Grant expands program to help foster teens and families with mental health issues


An organization in western Michigan received a grant from Wayne State University so that teenagers in foster care in the area can get all the mental health help they need.

The grant will expand a Summit Pointe program that began about two years ago in the Battle Creek area that provides foster children, ages 12 to 17, with the counseling and therapeutic care they need. for six to nine months.

Eric Worley, a Summit Pointe recruiter and trainer, said whether it was parents, kids, or a bit of both, they worked to find the right counseling options.

“If they go to a mental hospital or a group home, they will learn to live in these environments. where they will learn some of these skills to be in a home environment, ”said Worley.

The Wayne State grant would help connect mentally ill teens and foster parents, or teens trying to stay out of trouble, with counselors and therapists.

The program is strictly voluntary, with no court or state mandate.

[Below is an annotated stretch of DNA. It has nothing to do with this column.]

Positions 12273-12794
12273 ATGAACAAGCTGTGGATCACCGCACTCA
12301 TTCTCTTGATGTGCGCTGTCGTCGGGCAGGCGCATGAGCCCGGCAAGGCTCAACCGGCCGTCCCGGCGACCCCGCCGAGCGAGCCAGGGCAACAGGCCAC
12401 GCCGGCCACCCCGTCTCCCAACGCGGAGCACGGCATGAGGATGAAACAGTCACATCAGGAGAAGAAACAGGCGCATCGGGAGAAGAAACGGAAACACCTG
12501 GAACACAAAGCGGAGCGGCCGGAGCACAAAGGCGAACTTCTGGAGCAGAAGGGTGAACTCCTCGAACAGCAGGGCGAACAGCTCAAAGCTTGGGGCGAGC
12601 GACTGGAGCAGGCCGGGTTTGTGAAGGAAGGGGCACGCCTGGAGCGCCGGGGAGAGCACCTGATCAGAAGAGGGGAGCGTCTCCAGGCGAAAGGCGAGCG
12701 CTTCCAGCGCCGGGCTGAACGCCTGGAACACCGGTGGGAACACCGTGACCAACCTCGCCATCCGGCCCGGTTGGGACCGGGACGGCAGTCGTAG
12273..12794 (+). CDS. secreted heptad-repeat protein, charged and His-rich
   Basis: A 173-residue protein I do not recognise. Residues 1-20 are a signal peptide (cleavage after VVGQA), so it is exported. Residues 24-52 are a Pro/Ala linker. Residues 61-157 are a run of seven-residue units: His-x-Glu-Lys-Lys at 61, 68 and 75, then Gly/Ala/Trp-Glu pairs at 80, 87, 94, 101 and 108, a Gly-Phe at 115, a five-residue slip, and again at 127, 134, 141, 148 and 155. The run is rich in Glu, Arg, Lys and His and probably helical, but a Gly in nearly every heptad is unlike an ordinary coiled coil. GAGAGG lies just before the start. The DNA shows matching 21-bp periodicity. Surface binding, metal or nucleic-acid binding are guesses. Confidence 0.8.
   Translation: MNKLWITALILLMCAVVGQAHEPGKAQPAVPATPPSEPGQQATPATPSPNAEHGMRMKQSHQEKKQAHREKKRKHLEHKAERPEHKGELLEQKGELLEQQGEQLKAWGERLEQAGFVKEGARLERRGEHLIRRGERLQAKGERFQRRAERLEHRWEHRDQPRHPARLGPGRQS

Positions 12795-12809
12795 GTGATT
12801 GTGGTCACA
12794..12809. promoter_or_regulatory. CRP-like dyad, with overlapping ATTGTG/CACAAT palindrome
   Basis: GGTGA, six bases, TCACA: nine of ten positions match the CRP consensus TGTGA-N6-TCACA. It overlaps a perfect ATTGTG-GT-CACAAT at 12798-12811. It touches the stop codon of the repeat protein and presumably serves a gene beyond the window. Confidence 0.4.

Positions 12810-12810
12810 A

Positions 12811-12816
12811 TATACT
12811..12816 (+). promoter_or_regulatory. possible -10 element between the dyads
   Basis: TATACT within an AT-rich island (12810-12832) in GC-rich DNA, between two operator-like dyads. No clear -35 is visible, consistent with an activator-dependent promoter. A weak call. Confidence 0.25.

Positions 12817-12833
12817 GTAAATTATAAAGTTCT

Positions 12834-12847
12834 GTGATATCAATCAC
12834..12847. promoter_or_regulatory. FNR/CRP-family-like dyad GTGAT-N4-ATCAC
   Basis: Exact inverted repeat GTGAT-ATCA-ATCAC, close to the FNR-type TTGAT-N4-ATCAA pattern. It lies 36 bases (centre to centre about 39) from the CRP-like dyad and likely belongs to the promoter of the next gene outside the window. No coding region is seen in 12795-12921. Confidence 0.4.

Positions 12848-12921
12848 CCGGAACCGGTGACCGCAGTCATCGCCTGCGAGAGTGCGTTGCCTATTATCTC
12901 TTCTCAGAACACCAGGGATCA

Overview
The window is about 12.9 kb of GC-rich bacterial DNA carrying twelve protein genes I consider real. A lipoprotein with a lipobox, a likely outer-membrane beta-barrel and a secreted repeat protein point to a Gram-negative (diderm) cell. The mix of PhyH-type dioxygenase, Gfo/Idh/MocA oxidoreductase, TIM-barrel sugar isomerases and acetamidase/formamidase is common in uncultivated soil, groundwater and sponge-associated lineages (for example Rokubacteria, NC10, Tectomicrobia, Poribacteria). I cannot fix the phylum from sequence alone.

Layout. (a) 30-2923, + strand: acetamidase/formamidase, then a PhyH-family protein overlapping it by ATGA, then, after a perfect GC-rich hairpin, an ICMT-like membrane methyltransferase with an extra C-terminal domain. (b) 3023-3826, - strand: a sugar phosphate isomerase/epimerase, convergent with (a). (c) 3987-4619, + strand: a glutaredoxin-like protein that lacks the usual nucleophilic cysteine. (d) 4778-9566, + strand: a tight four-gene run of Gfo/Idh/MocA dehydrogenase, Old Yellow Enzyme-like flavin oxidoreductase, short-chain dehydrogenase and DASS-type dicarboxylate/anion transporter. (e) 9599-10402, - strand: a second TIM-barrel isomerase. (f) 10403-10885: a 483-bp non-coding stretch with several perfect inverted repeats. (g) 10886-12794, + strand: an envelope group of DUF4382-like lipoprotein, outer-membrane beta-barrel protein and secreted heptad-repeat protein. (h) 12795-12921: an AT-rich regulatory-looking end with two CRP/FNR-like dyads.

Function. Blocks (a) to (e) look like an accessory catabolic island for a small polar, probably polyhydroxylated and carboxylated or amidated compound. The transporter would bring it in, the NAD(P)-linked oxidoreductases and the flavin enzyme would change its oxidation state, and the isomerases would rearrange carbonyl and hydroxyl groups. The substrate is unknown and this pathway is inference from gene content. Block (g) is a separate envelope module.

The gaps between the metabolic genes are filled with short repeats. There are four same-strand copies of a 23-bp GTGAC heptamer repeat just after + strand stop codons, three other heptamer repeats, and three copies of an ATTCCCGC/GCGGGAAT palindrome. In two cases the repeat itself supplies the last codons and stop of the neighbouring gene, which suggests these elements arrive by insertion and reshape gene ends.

It’s evidence-based and the success rate is around 90%, according to Worley.

If the child needs more than six to nine months, the program will work with them to make sure they don’t get rushed.

Worley said it had to be voluntary without refoulement from parents or children.

“With any therapy, the people who receive it have to be on board for it to be effective, so if it was a court-ordered program, we wouldn’t see the success rates that we’re getting because ‘they’re going to be worried, they’re going to fight this,’ he said.

There is a need for families to welcome some of these children. To get involved, you can head to Summit Pointe website.

“Therapeutic families are the cornerstone of this program. We need them to make this work, ”Worley said.

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